Ice baths during a lunch break

SVEN BURMAN
February 18 2021 SVEN BURMAN
What do you do on your lunch break on a freezing cold day in January? Lying on the couch, going for a walk, or maybe taking an ice bath in the local river? In theory, the latter does not sound like the best of ideas. To undress only when the thermometer shows -15 degrees goes against all human reason and sense. But for John and Maia, who takes cold baths regularly, it is the given lunch activity.

FIRST ICE BATH OF THE WEEK

The snow creaks under my shoes as I stroll into the snow-covered driveway. In front of me stands a beautiful white 1920's house with green window frames. The house is located in a prime location, a stone's throw from Ursviksfjärden and with a large porch facing the water. John has settled down here on Alderholmen with his family in what was initially just a small summer cottage but has grown on all levels and become a residential building.

The past few days has given us a record amount of snow and everything is sparkling white. John has shoveled a passage that extends from the driveway, across the plot down towards the shoreline and the edges of the aisle reach us to the chest. Something that makes me think of Vildmarksvägen in Stekenjokk when it is shoveled in the spring. We are on our way to this week's first lunch bath, which we traditionally take together with Maia.

 

BARE LEGS AND A ROBE

- Hello! What a day, Maia shouts, are you ready?
She lives two houses away and comes walking along the snowmobile track that connects the two plots. We all have about the same equipment on; bathrobe, hat, gloves and warm lined shoes. Or almost at least. John chose bath slippers.

As we walk the last bit, past the sauna and out on the ice where the river and the sea meet, I ask Maia to tell me about her relationship to cold baths.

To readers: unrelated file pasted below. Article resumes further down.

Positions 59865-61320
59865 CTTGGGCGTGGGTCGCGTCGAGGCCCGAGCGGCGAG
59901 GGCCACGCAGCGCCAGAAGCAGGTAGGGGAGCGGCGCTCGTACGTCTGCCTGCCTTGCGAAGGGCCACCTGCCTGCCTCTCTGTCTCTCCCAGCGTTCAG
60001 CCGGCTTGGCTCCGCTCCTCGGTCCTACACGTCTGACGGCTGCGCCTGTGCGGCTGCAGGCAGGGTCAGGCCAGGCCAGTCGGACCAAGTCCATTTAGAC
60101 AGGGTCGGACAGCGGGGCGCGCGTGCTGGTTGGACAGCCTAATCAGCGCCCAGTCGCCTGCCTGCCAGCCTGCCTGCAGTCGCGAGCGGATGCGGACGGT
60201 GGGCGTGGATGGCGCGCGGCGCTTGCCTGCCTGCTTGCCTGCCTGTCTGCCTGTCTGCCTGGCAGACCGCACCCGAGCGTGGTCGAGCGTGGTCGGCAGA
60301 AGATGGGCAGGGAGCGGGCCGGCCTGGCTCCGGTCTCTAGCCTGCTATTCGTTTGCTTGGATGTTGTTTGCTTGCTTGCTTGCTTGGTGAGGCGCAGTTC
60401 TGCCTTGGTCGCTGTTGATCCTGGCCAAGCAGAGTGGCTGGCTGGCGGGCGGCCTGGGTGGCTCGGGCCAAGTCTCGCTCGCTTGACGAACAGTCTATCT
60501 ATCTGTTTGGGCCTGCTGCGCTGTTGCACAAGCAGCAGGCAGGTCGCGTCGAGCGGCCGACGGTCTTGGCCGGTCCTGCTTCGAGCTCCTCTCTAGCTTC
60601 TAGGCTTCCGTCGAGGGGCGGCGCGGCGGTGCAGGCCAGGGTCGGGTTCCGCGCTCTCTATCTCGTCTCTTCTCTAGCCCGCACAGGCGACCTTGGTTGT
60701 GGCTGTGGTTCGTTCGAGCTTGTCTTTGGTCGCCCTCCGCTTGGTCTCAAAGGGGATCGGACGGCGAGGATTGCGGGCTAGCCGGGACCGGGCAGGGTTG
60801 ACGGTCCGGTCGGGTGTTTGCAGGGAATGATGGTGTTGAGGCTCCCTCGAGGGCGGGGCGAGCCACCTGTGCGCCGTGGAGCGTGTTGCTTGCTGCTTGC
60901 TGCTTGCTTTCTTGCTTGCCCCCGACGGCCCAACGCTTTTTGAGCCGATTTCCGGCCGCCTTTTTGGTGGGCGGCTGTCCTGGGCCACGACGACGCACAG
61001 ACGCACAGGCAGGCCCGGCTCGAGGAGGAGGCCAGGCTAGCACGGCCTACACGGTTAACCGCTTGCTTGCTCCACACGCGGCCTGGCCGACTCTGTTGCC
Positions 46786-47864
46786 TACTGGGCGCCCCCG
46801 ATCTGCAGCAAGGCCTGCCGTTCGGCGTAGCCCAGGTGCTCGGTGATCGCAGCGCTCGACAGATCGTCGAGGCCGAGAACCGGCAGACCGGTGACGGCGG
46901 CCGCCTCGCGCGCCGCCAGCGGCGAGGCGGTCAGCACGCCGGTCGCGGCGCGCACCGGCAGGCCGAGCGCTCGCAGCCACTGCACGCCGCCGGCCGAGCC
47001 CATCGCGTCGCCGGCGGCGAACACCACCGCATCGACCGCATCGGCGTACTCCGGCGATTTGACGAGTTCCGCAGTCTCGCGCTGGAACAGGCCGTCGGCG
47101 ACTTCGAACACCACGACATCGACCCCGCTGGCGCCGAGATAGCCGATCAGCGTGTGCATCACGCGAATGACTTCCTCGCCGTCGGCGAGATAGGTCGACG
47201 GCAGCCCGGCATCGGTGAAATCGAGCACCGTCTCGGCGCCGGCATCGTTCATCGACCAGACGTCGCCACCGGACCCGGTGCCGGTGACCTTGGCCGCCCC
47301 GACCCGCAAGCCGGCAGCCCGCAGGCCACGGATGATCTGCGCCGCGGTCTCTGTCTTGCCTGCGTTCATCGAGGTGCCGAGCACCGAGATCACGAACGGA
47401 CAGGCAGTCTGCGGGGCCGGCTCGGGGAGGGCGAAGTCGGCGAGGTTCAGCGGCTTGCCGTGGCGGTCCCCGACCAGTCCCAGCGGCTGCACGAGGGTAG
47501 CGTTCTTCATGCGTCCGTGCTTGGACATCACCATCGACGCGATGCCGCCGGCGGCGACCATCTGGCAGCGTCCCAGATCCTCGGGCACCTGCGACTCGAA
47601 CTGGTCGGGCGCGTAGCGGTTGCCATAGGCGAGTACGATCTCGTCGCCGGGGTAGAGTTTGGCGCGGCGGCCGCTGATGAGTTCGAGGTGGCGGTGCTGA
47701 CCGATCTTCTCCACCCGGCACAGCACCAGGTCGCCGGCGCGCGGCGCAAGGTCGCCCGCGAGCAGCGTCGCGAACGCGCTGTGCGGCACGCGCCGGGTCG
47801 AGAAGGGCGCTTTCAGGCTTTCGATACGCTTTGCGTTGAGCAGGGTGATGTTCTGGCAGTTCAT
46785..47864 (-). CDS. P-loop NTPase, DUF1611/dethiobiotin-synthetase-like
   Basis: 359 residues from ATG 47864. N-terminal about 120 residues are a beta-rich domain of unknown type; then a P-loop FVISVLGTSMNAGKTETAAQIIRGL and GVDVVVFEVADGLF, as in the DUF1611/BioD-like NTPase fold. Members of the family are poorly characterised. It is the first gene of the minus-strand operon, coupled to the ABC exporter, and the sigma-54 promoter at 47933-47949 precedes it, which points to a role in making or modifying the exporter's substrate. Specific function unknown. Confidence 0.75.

- I actually took my first ice bath in February last year. It was a strong experience. I knew that it would be cold, but not that it would affect me in so many ways and that the effect would last for the rest of the day. It was an unexpected but positive experience. Now, a year later, there is a big difference though. I feel that the body responds better and does its thing. Now I can enjoy the cold bath more as I know how the body reacts.

A NEW GENERATION WINTER SWIMMER

In theory, it may not sound like the best of ideas. A winter bath. To undress when the thermometer shows -15 degrees goes against the human instinct for survival. Even though ice baths has received a real boost in the last decade, it is not a new invention. People have taken cold baths in the Nordic countries, Russia and North America for centuries and the health effects have now begun to be backed up by science, and practitioners have been rejuvenated.

We are squinting at the low sun that is reflected in the white fresh snow, when we go down to the hole in the ice. Or rather the freezer. For a couple of years now, John has let a top-fed freezer box without a bottom freeze in the ice.

- Then it will always be easy to bathe, he explains with a quirky smile on his face.
- You just lift the lid and step in, and the water never freezes. This year we have also made a children's box where we made sure you can stand on the bottom and only drilled holes in the sides, so that the children can safely step in and out of themselves.

THE BODY'S ANSWER TO THE COLD WATER

John is the one with the most experience of us all. He has been ice bathing and swimming for many years. I take the lead and step down into the freezing water and ask him to tell me what is happening in my body.

- At first, the body and brain react with panic, as if it were life and death. It tries to do everything it can to protect the vital organs and moves blood from the hands and feet to the heart, lungs and brain. At the same time, it gives out lots of stress-reducing hormones.